Tag Archive: how to

What Endures

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“What Endures:” Producing and Publishing an Oral History Podcast by Jennifer Abraham Cramer and Erin M. Hess In 2009, the T. Harry Williams Center for Oral History began producing an oral history podcast that can be found on the center’s blog, hosted by Louisiana State University Libraries Special Collections. What follows is a brief synopsis …

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Permanent link to this article: http://ohda.matrix.msu.edu/2012/06/what-endures/

Achieving Good Audio

Achieving Good Audio Recording Levels by Doug Boyd It is of paramount importance to monitor recording levels during the digital recording of an oral history interview. The dynamic range of a recorder or a microphone is the range between the highest level and the lowest level (the noise floor) of sound that can be captured. …

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Permanent link to this article: http://ohda.matrix.msu.edu/2012/06/achieving-good-audio/

The Art of Lighting for Recording Video

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The Art of Lighting for Recording Video Oral History Interviews by Doug Boyd To capture professional looking video, you do not need expensive equipment. However, you do need to understand how your camera sees the scene. A digital video camera sees differently from the human eye and it needs light to process images. Professional photographers …

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Permanent link to this article: http://ohda.matrix.msu.edu/2012/06/the-art-of-lighting-for-recording-video/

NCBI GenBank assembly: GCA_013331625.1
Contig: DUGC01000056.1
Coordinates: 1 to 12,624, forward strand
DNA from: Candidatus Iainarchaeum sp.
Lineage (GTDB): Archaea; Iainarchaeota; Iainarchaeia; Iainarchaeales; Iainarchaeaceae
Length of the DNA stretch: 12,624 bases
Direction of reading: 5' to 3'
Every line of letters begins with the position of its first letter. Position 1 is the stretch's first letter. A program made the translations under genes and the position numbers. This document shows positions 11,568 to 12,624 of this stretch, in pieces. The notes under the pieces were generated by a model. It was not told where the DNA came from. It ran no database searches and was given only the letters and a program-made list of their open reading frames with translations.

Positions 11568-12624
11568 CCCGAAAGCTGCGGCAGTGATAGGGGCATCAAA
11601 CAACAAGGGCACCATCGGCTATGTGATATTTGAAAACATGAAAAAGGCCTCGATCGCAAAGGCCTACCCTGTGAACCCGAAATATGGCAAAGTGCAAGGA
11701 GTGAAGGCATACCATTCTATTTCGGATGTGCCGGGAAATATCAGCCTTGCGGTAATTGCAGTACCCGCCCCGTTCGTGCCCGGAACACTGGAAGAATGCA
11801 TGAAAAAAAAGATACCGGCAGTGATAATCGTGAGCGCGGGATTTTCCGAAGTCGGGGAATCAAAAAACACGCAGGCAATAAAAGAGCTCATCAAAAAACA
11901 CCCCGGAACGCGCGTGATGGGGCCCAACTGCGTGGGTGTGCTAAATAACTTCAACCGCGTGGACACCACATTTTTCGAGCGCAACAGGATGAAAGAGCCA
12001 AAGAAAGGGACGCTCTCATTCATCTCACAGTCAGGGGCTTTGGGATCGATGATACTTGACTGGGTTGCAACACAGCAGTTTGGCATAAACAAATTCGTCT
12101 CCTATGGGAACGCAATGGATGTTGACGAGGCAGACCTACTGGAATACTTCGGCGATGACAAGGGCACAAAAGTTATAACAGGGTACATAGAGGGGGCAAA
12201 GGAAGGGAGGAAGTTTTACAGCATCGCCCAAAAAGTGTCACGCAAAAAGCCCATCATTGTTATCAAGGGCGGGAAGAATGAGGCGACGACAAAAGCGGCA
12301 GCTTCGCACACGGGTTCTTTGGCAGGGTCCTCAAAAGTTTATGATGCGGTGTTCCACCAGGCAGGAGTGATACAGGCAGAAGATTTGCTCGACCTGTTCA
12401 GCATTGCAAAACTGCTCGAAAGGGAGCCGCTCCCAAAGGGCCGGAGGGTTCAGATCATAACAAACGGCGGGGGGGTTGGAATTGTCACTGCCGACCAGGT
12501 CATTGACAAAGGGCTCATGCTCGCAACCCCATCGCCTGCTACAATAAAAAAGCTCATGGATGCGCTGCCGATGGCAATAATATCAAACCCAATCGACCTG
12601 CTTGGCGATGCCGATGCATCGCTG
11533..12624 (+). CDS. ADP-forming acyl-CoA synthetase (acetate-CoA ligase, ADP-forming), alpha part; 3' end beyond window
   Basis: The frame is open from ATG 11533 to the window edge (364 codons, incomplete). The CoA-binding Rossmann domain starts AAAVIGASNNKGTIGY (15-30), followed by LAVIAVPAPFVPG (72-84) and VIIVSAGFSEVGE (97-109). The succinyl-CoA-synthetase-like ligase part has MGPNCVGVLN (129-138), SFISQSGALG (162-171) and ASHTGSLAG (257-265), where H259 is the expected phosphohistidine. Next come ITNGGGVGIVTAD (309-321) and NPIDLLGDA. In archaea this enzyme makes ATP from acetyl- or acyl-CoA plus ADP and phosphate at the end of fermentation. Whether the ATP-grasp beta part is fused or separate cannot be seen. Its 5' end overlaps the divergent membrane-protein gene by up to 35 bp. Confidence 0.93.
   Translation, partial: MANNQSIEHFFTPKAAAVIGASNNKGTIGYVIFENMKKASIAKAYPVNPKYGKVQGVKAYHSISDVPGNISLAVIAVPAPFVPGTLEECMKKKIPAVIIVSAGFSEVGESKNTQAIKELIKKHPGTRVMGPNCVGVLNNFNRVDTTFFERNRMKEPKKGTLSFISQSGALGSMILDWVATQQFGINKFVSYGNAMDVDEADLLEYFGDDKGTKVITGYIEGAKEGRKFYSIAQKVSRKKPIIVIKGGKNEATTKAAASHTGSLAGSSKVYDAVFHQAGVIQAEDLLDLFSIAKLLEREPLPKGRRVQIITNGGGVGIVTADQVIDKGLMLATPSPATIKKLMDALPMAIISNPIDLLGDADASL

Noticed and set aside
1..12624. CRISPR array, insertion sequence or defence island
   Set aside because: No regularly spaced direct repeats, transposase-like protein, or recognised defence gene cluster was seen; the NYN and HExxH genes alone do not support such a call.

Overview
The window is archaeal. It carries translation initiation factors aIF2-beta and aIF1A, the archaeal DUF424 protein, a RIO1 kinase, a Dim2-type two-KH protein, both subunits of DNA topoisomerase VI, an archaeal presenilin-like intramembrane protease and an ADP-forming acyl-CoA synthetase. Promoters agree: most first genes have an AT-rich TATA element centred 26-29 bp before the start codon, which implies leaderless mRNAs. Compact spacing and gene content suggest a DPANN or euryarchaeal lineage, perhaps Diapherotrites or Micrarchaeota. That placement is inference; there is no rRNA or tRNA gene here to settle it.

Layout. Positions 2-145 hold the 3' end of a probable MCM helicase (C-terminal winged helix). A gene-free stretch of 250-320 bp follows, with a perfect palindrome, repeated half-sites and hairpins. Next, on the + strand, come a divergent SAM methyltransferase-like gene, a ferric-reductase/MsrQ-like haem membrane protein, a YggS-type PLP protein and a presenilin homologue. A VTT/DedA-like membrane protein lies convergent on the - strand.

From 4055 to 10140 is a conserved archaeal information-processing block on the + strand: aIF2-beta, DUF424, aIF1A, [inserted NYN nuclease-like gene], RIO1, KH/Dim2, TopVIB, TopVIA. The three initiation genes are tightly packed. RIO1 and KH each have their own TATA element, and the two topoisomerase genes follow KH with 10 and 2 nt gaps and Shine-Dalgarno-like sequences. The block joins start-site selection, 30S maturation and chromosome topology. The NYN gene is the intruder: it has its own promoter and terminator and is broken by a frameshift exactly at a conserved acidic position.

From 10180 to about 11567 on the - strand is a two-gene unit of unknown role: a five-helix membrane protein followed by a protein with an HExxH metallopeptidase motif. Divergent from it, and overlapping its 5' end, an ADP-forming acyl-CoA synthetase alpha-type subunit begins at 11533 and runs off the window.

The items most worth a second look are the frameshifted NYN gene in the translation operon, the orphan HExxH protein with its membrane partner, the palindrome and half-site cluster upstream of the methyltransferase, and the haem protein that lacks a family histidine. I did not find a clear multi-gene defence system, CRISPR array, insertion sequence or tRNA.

Understanding Microphones

Understanding Microphones by Charles Hardy and Doug Boyd Choosing the appropriate microphone for your interview is just as important as choosing the right recorder.  Different microphones serve very different purposes and will yield very different results. For decades, oral historians have been recommending the use of external microphones in order to achieve high-quality results.  Even …

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Permanent link to this article: http://ohda.matrix.msu.edu/2012/06/understanding-microphones/

Digital Audio Recording: The Basics

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Digital Audio Recording: The Basics by Doug Boyd In the context of audio, “analog” refers to the method of representing a sound wave with voltage fluctuations that are analogous to the pressure fluctuations of the sound wave. Analog fluctuations are infinitely varying rather than the discrete changes at sample time associated with digital recording. Simply …

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Permanent link to this article: http://ohda.matrix.msu.edu/2012/06/digital-audio-recording/